Cybersecurity researchers Victor Viale, Sick Codes, Nick Sahler, Kelly Kaoudis, and John Jackson have recently detected a severe networking vulnerability in the Netmask npm package. In general, the apps use the Netmask to parse IPv4 addresses, and the CIDR relates them.
Apart from this, the component has procured more than 238 million downloads till now in its lifetime, and near about 278,000 GitHub repositories are also dependent on the netmask.
Due to the presence of the bug in the library, the netmask attends a distinct IP while parsing an IP address with zero in the lead, and this occurs due to the incorrect validations in place.
Leading Zero Alters the IP address
The security flaw that is being detected by the security experts is identified as “CVE-2021-28918,” and this flaw affects the working method and chain of the netmask.
The IPv4 addresses are generally expressed in decimal format, but the fact is that an IP address can be expressed in several formats.
Let’s make it a bit more clear, suppose your system’s IPv4 address interpreted in decimal format (188.8.131.529), but due to the bug, the same IP could be displayed as 0780.0034.0014.0214, in octal format.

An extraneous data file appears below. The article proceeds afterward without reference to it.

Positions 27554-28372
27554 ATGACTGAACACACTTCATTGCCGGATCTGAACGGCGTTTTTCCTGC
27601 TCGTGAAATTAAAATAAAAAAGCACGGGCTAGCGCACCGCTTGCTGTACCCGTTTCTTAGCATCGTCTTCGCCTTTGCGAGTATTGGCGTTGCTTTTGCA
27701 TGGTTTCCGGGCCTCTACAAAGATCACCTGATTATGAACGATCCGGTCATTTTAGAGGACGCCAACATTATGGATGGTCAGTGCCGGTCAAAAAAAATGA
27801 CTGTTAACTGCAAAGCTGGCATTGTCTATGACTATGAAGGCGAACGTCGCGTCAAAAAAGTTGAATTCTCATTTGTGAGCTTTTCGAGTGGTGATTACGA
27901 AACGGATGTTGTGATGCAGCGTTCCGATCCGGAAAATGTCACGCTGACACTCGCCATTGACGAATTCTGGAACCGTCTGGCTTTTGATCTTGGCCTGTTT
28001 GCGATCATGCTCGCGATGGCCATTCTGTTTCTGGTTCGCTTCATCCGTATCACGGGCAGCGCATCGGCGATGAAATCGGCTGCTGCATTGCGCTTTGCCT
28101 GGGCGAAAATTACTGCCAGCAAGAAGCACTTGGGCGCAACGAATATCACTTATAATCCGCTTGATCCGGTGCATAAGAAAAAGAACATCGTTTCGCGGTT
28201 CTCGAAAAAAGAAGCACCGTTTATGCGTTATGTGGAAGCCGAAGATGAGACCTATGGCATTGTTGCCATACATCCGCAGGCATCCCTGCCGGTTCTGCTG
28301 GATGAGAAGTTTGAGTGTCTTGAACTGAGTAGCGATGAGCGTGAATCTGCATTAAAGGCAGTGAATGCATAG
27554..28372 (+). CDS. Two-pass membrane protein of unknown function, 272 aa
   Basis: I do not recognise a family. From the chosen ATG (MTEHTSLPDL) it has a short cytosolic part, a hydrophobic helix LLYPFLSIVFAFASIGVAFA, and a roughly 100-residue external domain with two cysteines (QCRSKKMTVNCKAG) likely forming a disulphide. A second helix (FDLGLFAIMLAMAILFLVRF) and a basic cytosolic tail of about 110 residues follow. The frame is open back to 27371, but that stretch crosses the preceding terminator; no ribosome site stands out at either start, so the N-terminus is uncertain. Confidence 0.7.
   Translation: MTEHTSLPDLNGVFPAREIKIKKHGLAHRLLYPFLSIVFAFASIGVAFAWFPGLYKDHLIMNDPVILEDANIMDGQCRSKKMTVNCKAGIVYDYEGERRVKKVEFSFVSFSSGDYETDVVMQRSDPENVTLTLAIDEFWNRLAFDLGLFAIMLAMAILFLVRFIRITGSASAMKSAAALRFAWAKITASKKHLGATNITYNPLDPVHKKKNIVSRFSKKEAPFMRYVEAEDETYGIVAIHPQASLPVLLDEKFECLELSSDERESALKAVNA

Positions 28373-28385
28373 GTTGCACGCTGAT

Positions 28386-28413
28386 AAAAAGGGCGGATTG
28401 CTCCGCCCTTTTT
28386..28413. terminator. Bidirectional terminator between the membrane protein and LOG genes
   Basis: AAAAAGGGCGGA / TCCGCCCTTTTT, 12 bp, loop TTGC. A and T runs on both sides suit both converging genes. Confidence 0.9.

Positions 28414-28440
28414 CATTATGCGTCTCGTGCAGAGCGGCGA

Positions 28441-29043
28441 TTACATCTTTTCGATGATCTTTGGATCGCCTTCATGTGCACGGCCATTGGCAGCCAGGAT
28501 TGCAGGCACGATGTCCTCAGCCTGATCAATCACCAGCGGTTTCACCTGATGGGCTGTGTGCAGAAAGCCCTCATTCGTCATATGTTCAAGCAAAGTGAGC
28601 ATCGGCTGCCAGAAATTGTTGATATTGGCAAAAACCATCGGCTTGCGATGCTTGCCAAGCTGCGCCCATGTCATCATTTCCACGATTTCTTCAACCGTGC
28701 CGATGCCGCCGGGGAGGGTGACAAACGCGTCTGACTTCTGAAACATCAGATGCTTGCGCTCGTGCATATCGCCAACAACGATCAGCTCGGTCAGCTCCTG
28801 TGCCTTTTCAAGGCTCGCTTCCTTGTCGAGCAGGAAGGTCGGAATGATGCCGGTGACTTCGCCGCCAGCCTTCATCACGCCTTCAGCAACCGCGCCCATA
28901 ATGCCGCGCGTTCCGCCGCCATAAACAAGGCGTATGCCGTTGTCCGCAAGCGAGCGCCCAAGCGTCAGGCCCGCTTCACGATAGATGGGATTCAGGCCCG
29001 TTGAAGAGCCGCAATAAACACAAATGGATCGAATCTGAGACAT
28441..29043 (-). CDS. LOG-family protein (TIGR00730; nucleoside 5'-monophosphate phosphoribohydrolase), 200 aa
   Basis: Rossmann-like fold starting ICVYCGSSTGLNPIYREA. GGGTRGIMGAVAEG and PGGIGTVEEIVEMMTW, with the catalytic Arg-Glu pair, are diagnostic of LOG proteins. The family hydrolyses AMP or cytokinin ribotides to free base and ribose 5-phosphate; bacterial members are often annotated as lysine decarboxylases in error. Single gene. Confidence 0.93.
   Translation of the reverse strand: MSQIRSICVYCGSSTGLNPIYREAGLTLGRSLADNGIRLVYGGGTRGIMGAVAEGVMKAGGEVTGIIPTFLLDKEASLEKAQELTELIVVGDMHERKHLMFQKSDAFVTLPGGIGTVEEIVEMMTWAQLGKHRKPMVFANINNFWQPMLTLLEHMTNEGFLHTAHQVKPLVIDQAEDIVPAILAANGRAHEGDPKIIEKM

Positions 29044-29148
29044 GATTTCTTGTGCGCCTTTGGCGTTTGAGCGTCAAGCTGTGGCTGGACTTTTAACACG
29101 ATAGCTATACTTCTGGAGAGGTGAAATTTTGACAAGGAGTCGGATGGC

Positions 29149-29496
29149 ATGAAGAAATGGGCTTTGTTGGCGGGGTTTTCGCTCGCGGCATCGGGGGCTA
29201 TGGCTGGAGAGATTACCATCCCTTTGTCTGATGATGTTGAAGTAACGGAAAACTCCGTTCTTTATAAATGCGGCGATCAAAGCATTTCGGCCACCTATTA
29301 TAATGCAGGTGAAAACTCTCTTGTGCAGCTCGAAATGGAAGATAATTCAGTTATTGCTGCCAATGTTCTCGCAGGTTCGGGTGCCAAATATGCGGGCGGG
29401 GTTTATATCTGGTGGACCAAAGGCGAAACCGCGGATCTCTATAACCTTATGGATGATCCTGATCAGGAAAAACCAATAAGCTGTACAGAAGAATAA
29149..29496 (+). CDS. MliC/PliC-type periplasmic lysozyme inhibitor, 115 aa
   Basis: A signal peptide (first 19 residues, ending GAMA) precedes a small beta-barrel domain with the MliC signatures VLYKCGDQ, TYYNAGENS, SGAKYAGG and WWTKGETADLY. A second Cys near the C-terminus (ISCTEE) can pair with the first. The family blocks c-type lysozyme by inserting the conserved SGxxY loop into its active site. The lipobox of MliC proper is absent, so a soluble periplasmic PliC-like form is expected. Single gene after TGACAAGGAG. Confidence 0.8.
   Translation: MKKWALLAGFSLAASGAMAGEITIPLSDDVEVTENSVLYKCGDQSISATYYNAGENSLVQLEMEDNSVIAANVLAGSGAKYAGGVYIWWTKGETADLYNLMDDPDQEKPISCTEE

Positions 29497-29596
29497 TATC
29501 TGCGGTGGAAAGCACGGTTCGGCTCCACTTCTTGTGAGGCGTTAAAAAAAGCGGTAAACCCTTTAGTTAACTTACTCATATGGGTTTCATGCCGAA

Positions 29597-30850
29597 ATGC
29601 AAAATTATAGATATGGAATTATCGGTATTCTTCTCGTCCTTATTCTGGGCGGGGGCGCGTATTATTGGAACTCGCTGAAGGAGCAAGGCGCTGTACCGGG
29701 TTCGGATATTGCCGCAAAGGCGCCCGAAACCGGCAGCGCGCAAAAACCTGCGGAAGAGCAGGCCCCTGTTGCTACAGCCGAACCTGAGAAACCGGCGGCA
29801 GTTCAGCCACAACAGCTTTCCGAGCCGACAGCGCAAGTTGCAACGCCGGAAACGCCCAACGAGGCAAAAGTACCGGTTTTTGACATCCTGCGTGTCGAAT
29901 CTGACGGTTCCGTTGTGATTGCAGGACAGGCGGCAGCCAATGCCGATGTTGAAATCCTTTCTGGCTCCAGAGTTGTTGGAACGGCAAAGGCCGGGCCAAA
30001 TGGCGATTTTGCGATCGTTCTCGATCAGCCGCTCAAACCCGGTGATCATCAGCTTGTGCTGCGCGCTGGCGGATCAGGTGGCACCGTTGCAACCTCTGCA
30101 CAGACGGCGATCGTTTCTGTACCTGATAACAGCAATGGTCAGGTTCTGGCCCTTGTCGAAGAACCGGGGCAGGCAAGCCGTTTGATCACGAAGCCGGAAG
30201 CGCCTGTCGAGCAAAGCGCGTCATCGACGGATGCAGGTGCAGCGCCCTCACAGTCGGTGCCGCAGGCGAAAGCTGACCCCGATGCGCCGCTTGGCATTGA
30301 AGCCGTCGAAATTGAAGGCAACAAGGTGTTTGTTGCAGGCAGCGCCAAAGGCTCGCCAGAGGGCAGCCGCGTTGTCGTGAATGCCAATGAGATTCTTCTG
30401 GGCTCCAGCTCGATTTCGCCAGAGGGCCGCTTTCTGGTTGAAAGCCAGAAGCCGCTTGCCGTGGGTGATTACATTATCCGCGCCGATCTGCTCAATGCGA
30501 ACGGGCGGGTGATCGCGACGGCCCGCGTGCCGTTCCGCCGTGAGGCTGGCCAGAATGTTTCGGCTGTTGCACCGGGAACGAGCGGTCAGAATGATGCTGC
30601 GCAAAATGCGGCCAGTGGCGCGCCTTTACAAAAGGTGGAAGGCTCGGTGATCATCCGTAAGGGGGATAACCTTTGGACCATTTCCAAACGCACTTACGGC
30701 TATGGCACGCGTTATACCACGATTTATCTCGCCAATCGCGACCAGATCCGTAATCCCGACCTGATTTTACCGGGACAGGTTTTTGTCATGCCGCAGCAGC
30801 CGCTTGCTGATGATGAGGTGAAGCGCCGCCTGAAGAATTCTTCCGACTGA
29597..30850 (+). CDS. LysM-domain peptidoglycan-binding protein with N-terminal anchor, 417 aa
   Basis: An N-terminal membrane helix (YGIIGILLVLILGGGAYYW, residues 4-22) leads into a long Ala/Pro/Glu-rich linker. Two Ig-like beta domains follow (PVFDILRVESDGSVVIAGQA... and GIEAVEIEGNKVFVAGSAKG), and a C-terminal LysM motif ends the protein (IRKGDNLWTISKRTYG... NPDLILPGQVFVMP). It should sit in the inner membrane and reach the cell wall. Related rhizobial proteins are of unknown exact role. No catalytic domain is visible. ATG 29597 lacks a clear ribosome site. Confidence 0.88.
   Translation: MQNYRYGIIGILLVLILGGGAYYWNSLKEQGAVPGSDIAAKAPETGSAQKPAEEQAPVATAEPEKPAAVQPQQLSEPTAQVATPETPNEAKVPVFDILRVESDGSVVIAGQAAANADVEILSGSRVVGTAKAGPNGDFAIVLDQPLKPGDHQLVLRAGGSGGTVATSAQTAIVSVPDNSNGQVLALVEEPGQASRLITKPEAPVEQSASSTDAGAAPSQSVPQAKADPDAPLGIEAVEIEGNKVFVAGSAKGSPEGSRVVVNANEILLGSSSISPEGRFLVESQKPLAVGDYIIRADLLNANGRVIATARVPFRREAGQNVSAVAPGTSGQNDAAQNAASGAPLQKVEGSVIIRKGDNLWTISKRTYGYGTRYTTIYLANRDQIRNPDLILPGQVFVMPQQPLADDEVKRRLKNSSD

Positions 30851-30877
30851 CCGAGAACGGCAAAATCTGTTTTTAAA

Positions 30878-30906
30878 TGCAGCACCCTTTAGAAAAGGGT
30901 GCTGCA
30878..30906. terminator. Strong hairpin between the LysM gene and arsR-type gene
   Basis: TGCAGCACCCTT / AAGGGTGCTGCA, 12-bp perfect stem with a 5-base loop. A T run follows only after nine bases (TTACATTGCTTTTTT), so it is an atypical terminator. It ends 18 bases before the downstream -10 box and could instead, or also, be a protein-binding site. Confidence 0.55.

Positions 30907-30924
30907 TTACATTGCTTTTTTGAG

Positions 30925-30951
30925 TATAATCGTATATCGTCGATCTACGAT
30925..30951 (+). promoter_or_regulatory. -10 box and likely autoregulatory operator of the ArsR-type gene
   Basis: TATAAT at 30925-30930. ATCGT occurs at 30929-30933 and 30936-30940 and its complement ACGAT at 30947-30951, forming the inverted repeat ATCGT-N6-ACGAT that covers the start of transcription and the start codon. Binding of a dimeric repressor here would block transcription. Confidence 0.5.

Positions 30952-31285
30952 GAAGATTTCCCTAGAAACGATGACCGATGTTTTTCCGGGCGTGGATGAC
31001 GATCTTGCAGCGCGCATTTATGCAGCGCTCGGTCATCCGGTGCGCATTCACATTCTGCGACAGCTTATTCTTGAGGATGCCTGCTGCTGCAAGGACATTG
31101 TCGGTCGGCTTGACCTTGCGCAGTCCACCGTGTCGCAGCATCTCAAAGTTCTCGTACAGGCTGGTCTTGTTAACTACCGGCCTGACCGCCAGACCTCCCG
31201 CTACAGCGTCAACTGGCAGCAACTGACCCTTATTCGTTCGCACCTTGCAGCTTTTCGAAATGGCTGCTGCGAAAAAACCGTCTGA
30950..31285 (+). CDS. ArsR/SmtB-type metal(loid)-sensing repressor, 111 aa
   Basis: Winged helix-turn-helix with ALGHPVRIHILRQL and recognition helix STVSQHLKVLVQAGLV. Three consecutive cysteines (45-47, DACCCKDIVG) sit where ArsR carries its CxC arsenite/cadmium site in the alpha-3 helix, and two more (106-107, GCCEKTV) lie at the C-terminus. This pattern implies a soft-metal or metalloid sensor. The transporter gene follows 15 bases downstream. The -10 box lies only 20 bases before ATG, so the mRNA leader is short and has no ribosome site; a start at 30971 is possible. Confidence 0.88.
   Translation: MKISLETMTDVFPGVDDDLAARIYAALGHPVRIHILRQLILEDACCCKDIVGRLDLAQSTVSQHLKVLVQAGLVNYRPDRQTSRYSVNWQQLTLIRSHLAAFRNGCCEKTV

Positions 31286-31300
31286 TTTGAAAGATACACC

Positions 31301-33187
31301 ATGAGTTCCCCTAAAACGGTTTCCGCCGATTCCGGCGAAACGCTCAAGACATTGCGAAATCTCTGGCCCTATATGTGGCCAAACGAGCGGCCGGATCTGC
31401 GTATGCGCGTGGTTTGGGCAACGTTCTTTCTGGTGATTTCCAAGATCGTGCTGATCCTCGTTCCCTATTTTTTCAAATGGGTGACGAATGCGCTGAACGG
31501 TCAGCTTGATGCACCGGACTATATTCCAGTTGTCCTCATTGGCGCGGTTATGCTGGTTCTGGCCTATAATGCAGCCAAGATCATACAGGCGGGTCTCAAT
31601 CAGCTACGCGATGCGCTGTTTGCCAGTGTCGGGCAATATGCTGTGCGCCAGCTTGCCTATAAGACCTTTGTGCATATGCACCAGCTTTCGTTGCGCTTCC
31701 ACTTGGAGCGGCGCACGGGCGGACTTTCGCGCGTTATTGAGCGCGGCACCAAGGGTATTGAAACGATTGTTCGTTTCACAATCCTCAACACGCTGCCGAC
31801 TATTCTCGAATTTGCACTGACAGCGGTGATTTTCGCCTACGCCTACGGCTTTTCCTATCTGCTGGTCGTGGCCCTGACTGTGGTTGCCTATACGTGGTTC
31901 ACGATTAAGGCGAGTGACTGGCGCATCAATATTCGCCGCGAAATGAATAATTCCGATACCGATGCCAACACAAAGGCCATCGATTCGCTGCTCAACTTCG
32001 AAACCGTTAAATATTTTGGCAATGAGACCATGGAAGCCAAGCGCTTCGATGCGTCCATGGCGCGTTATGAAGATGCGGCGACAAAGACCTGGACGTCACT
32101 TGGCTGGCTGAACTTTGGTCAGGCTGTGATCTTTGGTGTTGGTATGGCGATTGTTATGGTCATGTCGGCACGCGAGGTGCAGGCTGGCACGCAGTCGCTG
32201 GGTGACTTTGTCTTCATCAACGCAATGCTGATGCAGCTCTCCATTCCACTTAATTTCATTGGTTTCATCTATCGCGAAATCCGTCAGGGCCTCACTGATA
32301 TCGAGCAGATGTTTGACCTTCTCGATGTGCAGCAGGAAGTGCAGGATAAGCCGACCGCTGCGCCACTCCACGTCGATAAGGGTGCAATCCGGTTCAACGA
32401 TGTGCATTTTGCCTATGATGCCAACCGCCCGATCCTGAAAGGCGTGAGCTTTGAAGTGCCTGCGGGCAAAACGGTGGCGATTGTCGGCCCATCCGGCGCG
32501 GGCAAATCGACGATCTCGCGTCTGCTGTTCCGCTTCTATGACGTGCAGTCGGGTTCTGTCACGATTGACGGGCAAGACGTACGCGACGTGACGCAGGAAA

Suppose we give you an IP in a decimal format which is broadly conceived as the local loopback address or localhost, “127.0.0.1.” What if here we ask you to put a 0 before it? Will it parse 0127.0.0.1 as 127.0.0.1 or something else?
While I tried this on the address bar of my Chrome web browser, it parsed me to this IP “184.108.40.206,” as this is how the apps are made to handle these type of obscure IPs.
SSRF bypass to Remote File Inclusion
Initially, this bug may seem harmless, but, in reality, this flaw can lead an attacker to influence the IP address input and accelerate the inflation of various other security flaws from Server-Side Request Forgery (SSRF) bypass to RFI (Remote File Inclusion).
Moreover, the threat actors can easily exploit this flaw for Remote File Inclusion (RFI) with an IP address that seems private to the netmask.
There are many projects that use the netmask for IP parsing, and that’s why this security vulnerability is concerning security analysts.
The cybersecurity analysts who have discovered and reported the “CVE-2021-28918” flaw has pushed out a series of fixes. And with the netmask version 2.0.0, the researchers have fixed the “CVE-2021-28918” security flaw.
So, currently, the security analysts have strongly recommended the users upgrade their outdated netmask version to the fixed version 2.0.0. And to spread this awareness, they have also published their findings on different platforms.